Reflections Feed

Grow more trees

Why isn't Formby growing more trees?

Tree-3822149_640I know that as a community Formby recognises the importance of trees, witness the campaign to save the village horse chestnut trees. But there seems little or no movement in sowing and growing more. 

I constantly find myself asking, why is that? We've got the space, we know how important they are to the planet and well being on a personal level.

Chemists will tell you of the importance of  catalysts.

So where and who are our community catalysts?

In Frome it was a group of people who paved the way with a movement around the idea of 'Flatpack Democracy. As a Formby Parish Councillor I had hopes that it would become the source of inspiration for a myriad of community activists, a hub for community catalysts. Sadly that hasn't happened. 

We need to learn from Frome.

Here's a video from the Tree Conference 2018, lets watch Peter Macfadyen explain.

Frome town council is run by an independent party of local residence facilitated by Peter Macfadyen, author of Flatpack Democracy.  In this section of the 2018 Tree Conference we give Peter the stage to explain a bit about that pioneering work and what policies they have put in place.

Peter then interviews Julian Hight who has been working hard to restore Selwood Forest with an active group of passionate supporters, local landlords, representatives from national bodies like the Woodland Trust and Wildlife Trusts.

This is a good template for how communities can develop citizen-led wildlife corridors and landscape restoration.  The Selwood Forest group’s work continues to go from strength to strength.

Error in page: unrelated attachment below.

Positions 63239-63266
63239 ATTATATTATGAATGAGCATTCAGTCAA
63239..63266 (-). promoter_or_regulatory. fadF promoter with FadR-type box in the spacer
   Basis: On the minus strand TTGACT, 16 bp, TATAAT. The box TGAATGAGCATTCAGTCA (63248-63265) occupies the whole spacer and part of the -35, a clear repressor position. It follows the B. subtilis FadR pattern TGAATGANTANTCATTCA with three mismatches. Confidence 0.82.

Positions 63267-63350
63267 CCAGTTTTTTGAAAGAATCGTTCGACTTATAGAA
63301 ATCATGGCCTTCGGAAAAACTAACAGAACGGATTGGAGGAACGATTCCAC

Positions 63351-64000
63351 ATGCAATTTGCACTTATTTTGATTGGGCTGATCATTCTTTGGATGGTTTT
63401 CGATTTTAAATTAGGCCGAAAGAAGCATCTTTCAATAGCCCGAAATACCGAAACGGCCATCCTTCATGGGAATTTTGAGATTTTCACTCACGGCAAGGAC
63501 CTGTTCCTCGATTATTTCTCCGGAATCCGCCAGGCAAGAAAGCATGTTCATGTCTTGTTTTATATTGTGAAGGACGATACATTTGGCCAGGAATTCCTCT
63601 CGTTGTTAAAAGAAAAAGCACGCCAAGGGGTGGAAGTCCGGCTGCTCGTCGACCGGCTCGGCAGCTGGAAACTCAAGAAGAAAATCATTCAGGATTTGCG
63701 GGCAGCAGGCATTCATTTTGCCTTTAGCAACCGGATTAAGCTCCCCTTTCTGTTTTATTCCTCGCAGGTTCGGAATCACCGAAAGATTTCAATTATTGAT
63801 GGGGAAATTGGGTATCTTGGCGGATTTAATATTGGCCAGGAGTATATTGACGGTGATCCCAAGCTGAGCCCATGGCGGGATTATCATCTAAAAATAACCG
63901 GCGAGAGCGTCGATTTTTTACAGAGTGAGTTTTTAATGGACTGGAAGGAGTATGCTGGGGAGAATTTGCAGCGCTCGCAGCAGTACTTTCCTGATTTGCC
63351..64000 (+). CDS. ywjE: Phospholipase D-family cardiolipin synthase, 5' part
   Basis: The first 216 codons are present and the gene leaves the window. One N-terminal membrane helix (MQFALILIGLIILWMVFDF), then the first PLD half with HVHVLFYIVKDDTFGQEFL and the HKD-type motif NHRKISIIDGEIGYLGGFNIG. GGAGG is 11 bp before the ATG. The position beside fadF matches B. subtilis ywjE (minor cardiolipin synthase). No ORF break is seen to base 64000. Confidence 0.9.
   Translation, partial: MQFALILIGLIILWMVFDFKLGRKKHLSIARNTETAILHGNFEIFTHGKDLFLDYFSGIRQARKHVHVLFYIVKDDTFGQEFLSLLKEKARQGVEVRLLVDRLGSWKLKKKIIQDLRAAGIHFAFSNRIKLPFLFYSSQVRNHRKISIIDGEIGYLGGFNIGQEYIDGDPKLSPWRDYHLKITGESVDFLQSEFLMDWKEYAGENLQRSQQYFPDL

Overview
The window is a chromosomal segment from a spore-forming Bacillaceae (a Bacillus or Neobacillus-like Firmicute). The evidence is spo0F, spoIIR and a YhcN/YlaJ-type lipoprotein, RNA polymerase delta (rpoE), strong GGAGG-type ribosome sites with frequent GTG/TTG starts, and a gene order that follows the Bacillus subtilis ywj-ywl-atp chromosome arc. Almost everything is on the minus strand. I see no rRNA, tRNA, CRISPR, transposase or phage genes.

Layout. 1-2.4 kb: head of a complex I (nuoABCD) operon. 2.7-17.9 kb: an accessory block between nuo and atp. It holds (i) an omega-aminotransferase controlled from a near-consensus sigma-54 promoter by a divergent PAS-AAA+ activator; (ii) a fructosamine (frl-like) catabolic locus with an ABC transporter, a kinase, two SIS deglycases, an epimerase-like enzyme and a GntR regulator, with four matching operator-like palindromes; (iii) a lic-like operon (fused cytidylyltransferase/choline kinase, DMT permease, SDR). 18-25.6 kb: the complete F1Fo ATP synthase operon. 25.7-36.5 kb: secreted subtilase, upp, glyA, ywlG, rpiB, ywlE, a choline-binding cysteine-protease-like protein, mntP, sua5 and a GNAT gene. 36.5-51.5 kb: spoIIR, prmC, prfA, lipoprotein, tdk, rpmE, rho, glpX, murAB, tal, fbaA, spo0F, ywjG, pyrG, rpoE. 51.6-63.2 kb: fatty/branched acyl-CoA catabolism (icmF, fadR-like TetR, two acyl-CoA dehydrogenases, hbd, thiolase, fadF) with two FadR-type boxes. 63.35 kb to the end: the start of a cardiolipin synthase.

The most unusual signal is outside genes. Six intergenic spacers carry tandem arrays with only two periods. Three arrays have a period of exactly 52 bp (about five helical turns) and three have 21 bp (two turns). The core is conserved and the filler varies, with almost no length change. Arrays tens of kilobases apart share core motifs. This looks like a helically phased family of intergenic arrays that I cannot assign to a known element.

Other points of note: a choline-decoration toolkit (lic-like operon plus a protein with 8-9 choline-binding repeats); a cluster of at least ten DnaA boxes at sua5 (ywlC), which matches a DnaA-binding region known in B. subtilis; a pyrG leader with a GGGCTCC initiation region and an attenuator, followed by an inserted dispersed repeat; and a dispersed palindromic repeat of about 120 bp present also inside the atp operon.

Book Search

I have a passion for books, I'm an avid book reader and therefore by definition a bibliophile.

BibliophileI struggle to find space in the house to stack and display the books I've bought over the years.

But, there's an associated obsession too and that involves an overwhelming curiosity in other people's reading habits.

Lockdown is lending additional support to my intense interest. Are you like me?

Every televised interview, where for reasons of lockdown, it's conducted by a video link is enriched if the interviewee sits in front of book filled shelves.

Sometimes I'm really not interested in what's been said, rather I'm eagerly scanning the book shelves. Are there books I recognise and own, can I decipher the titles, are there clues to the readers interests or passions?
And other ideas flash through my mind,  as I frantically scan the shelves trying to note are the book shelves tidy or random, are the books arranged in order, alphabetically or subject, what topics, are the book old or relatively new, do the shelves account for the various sizes of the books?

And even more questions.

Are there other objects on the shelves, little knick knacks, photos etc
How big is the library behind the interviewee, are the shelves modern or traditional?

Finally what books if any are sitting in a stack on a table or desk. I presume that these are the books presently occupying the attention of the subject of the interview. It's so frustrating it the titles are upside down and many video link-ups are low definition and so the titles impossible to read.

Nonetheless I can't resist trying, what about you?